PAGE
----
But flipping the problem around, I started to wonder: what are the implications of humans even considering the possibility of one day making a universe that could become inhabited by intelligent life? As I discuss in my book A Big Bang in a Little Room (2017), current theory suggests that, once we have created a new universe, we would have little ability to control its evolution or the potential suffering of any of its residents. Wouldn’t that make us irresponsible and reckless deities? I posed the question to Eduardo Guendelman, a physicist at Ben Gurion University in Israel, who was one of the architects of the cosmogenesis model back in the 1980s. Today, Guendelman is engaged in research that could bring baby-universe-making within practical grasp. I was surprised to find that the moral issues did not cause him any discomfort. Guendelman likens scientists pondering their responsibility over making a baby universe to parents deciding whether or not to have children, knowing they will inevitably introduce them to a life filled with pain as well as joy.
Other physicists are more wary. Nobuyuki Sakai of Yamaguchi University in Japan, one of the theorists who proposed that a monopole could serve as the seed for a baby universe, admitted that cosmogenesis is a thorny issue that we should ‘worry’ about as a society in the future. But he absolved himself of any ethical concerns today. Although he is performing the calculations that could allow cosmogenesis, he notes that it will be decades before such an experiment might feasibly be realised. Ethical concerns can wait.
Many of the physicists I approached were reluctant to wade into such potential philosophical quandaries. So I turned to a philosopher, Anders Sandberg at the University of Oxford, who contemplates the moral implications of creating artificial sentient life in computer simulations. He argues that the proliferation of intelligent life, regardless of form, can be taken as something that has inherent value. In that case, cosmogenesis might actually be a moral obligation.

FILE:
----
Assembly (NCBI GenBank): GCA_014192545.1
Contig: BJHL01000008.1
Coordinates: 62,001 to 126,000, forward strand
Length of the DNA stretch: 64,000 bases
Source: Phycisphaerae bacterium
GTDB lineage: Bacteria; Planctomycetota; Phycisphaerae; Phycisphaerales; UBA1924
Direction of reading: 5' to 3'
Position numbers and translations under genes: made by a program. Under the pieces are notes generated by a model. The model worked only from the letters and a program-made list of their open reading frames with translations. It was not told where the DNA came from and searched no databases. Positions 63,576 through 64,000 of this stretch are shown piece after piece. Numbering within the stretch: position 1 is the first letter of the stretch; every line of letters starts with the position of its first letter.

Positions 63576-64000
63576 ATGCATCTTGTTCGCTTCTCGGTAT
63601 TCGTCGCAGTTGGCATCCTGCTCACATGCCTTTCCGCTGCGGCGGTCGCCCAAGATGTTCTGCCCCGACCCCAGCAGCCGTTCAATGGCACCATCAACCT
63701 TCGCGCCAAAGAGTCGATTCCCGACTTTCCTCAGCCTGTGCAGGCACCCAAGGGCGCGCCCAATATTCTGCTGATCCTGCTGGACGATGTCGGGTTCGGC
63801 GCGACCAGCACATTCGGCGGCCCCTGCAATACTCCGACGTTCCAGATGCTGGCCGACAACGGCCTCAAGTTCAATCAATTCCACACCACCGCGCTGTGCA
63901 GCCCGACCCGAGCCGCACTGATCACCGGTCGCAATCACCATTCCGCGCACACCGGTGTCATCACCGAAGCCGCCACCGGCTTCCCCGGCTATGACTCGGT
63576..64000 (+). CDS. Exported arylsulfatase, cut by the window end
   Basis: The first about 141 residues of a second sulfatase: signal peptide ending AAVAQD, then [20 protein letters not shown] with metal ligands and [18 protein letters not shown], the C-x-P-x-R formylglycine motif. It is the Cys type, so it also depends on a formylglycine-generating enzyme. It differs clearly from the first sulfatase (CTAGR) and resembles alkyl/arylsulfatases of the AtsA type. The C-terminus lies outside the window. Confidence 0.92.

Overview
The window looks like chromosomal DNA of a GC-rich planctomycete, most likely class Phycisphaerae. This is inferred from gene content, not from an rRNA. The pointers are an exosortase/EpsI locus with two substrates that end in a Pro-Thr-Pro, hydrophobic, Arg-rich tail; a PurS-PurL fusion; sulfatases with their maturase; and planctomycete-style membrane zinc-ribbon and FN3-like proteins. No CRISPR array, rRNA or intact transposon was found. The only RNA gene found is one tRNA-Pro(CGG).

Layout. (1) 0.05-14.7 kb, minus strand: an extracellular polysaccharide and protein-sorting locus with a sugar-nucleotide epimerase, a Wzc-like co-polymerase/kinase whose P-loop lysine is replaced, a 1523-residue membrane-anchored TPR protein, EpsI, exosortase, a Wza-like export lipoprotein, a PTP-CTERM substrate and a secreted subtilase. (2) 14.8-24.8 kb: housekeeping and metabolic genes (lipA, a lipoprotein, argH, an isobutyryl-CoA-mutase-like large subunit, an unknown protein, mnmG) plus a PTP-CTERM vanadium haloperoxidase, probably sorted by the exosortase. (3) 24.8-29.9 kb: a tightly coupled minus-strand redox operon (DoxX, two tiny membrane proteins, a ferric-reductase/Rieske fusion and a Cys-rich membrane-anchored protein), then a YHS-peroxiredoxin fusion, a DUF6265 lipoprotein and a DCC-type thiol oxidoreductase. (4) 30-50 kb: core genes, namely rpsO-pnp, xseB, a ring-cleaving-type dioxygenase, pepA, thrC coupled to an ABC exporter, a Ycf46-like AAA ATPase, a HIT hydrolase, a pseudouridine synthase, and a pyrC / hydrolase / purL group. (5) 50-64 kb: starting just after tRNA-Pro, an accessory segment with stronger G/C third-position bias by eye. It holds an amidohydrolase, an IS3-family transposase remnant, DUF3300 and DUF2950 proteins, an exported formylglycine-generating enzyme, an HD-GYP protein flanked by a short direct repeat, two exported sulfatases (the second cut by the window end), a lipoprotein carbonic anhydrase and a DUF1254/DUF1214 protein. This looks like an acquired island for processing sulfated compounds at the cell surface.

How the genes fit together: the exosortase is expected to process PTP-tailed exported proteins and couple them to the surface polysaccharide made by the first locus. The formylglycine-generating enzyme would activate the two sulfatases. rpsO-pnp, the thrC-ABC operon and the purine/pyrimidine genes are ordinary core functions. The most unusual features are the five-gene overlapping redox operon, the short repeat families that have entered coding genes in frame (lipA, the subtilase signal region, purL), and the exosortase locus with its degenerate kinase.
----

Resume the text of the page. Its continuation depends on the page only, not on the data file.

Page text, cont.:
Looking back on my numerous conversations with scientists and philosophers on these issues, I’ve concluded that the editors at Nuclear Physics B did a disservice both to physics and to theology. Their little act of censorship served only to stifle an important discussion. The real danger lies in fostering an air of hostility between the two sides, leaving scientists afraid to speak honestly about the religious and ethical consequences of their work out of concerns of professional reprisal or ridicule.
We will not be creating baby universes anytime soon, but scientists in all areas of research must feel able to freely articulate the implications of their work without concern for causing offence. Cosmogenesis is an extreme example that tests the principle. Parallel ethical issues are at stake in the more near-term prospects of creating artificial intelligence or developing new kinds of weapons, for instance. As Sandberg put it, although it is understandable that scientists shy away from philosophy, afraid of being thought weird for veering beyond their comfort zone, the unwanted result is that many of them keep quiet on things that really matter.
As I was leaving Linde’s office at Stanford, after we’d spent a day riffing on the nature of God, the cosmos and baby universes, he pointed at my notes and commented ruefully: ‘If you want to have my reputation destroyed, I guess you have enough material.’ This sentiment was echoed by a number of the scientists I had met, whether they identified as atheists, agnostics, religious or none of the above. The irony was that if they felt able to share their thoughts with each other as openly as they had with me, they would know that they weren’t alone among their colleagues in pondering some of the biggest questions of our being.
Zeeya Merali is a freelance science writer. Her work has appeared in Nature, Scientific American, Discover, and New Scientist. She has published two textbooks with National Geographic and has worked on Nova's television series The Color of the Cosmos. She lives in London.
This article was originally published on Aeon.com. Read the original article.
[Image credit: by The Hubble Heritage Team (AURA/STScl/NASA) NASA Headquarters - Greatest Images of NASA (NASA-HQ-GRIN), via Wikimedia Commons]
Zeeya Merali is a freelance science writer and the author of A Big Bang in a Little Room: The Quest to Create New Universes (2017). Her work has appeared in Nature, Scientific American, Discover, Science, New Scientist, and on the BBC. She has also published two textbooks with National Geographic and has worked on NOVA's television series The Fabric of the Cosmos(2012). She has a PhD in theoretical cosmology and lives in London.